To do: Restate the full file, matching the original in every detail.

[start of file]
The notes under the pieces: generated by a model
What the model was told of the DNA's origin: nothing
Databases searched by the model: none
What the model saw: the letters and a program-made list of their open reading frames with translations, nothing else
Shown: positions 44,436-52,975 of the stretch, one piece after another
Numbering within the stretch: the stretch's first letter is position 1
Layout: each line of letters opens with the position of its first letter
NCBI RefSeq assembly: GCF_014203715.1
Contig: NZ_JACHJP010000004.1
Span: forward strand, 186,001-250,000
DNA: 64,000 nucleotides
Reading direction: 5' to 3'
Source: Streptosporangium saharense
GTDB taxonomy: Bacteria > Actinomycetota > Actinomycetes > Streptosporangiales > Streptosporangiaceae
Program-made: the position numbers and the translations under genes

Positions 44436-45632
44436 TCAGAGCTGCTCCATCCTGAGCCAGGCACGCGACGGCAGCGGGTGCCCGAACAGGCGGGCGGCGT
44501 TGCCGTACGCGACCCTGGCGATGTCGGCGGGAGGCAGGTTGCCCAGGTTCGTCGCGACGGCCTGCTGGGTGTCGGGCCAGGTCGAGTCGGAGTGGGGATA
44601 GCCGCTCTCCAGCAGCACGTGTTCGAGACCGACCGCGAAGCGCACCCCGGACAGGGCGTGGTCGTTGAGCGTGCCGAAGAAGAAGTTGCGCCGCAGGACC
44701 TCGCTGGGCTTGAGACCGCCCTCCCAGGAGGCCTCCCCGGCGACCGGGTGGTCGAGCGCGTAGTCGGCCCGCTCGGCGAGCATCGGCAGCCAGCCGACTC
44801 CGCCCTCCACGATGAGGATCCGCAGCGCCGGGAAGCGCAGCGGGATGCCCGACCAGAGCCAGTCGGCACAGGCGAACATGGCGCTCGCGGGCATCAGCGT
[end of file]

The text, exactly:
The notes under the pieces: generated by a model
What the model was told of the DNA's origin: nothing
Databases searched by the model: none
What the model saw: the letters and a program-made list of their open reading frames with translations, nothing else
Shown: positions 44,436-52,975 of the stretch, one piece after another
Numbering within the stretch: the stretch's first letter is position 1
Layout: each line of letters opens with the position of its first letter
NCBI RefSeq assembly: GCF_014203715.1
Contig: NZ_JACHJP010000004.1
Span: forward strand, 186,001-250,000
DNA: 64,000 nucleotides
Reading direction: 5' to 3'
Source: Streptosporangium saharense
GTDB taxonomy: Bacteria > Actinomycetota > Actinomycetes > Streptosporangiales > Streptosporangiaceae
Program-made: the position numbers and the translations under genes

Positions 44436-45632
44436 TCAGAGCTGCTCCATCCTGAGCCAGGCACGCGACGGCAGCGGGTGCCCGAACAGGCGGGCGGCGT
44501 TGCCGTACGCGACCCTGGCGATGTCGGCGGGAGGCAGGTTGCCCAGGTTCGTCGCGACGGCCTGCTGGGTGTCGGGCCAGGTCGAGTCGGAGTGGGGATA
44601 GCCGCTCTCCAGCAGCACGTGTTCGAGACCGACCGCGAAGCGCACCCCGGACAGGGCGTGGTCGTTGAGCGTGCCGAAGAAGAAGTTGCGCCGCAGGACC
44701 TCGCTGGGCTTGAGACCGCCCTCCCAGGAGGCCTCCCCGGCGACCGGGTGGTCGAGCGCGTAGTCGGCCCGCTCGGCGAGCATCGGCAGCCAGCCGACTC
44801 CGCCCTCCACGATGAGGATCCGCAGCGCCGGGAAGCGCAGCGGGATGCCCGACCAGAGCCAGTCGGCACAGGCGAACATGGCGCTCGCGGGCATCAGCGT